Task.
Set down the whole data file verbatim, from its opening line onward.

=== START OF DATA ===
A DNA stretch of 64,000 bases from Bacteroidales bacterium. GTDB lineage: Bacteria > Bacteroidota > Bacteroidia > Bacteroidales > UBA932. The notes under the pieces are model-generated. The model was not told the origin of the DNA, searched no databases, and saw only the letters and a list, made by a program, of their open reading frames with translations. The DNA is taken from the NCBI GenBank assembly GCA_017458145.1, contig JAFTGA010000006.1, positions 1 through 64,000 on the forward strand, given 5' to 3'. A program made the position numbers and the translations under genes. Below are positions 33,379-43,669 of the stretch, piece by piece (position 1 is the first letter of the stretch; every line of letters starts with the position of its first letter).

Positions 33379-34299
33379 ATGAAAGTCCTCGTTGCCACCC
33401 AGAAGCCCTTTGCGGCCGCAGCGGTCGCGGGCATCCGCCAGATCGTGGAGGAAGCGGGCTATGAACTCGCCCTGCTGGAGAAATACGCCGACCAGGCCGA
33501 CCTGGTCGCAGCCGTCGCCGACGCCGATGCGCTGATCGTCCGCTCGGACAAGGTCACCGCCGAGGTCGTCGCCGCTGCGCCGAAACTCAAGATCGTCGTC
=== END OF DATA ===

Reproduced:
A DNA stretch of 64,000 bases from Bacteroidales bacterium. GTDB lineage: Bacteria > Bacteroidota > Bacteroidia > Bacteroidales > UBA932. The notes under the pieces are model-generated. The model was not told the origin of the DNA, searched no databases, and saw only the letters and a list, made by a program, of their open reading frames with translations. The DNA is taken from the NCBI GenBank assembly GCA_017458145.1, contig JAFTGA010000006.1, positions 1 through 64,000 on the forward strand, given 5' to 3'. A program made the position numbers and the translations under genes. Below are positions 33,379-43,669 of the stretch, piece by piece (position 1 is the first letter of the stretch; every line of letters starts with the position of its first letter).

Positions 33379-34299
33379 ATGAAAGTCCTCGTTGCCACCC
33401 AGAAGCCCTTTGCGGCCGCAGCGGTCGCGGGCATCCGCCAGATCGTGGAGGAAGCGGGCTATGAACTCGCCCTGCTGGAGAAATACGCCGACCAGGCCGA
33501 CCTGGTCGCAGCCGTCGCCGACGCCGATGCGCTGATCGTCCGCTCGGACAAGGTCACCGCCGAGGTCGTCGCCGCTGCGCCGAAACTCAAGATCGTCGTC